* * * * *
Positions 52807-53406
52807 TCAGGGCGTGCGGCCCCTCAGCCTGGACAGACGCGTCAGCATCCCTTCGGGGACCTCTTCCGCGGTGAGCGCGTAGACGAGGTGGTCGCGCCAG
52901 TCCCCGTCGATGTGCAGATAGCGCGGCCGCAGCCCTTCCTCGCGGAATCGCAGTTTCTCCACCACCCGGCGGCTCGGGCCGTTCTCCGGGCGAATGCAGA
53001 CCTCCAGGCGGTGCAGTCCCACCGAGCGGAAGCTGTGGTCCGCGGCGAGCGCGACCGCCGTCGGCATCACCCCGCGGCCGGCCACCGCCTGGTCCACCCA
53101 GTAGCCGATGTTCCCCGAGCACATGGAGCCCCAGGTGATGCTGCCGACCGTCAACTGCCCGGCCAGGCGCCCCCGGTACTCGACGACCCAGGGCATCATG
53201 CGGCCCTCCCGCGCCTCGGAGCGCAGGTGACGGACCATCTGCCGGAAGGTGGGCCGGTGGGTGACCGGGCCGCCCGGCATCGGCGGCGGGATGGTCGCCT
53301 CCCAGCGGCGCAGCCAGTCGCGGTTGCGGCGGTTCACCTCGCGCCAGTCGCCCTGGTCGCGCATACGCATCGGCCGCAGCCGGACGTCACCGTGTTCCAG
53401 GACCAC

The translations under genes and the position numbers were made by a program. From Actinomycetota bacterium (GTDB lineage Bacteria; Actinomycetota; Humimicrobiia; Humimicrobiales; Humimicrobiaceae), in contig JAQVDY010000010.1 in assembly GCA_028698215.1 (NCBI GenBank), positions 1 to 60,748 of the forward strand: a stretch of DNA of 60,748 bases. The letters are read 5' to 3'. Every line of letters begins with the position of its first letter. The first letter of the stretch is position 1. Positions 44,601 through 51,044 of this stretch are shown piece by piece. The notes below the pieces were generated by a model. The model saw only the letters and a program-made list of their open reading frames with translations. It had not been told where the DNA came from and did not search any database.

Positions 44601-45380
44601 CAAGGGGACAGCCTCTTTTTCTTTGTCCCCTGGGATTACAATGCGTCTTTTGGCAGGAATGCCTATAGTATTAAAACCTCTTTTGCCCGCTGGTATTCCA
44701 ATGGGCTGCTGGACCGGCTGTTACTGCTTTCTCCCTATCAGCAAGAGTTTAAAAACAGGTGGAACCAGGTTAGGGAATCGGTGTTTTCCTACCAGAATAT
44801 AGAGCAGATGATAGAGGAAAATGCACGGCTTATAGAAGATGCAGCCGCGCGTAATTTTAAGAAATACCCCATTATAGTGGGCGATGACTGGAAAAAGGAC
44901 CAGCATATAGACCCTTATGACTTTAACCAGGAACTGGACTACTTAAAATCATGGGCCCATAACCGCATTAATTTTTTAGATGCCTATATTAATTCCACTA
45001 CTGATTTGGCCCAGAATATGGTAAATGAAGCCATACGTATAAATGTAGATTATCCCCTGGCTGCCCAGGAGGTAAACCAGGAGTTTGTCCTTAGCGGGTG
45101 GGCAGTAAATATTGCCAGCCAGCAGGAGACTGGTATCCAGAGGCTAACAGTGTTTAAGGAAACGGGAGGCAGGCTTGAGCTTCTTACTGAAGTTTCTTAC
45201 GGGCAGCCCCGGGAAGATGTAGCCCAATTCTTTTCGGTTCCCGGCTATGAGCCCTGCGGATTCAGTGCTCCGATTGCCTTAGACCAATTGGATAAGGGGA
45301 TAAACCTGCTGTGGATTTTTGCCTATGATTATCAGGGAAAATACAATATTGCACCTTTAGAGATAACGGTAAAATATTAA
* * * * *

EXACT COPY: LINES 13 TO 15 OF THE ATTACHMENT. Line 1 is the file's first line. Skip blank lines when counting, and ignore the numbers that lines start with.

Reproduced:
44801 AGAGCAGATGATAGAGGAAAATGCACGGCTTATAGAAGATGCAGCCGCGCGTAATTTTAAGAAATACCCCATTATAGTGGGCGATGACTGGAAAAAGGAC
44901 CAGCATATAGACCCTTATGACTTTAACCAGGAACTGGACTACTTAAAATCATGGGCCCATAACCGCATTAATTTTTTAGATGCCTATATTAATTCCACTA
45001 CTGATTTGGCCCAGAATATGGTAAATGAAGCCATACGTATAAATGTAGATTATCCCCTGGCTGCCCAGGAGGTAAACCAGGAGTTTGTCCTTAGCGGGTG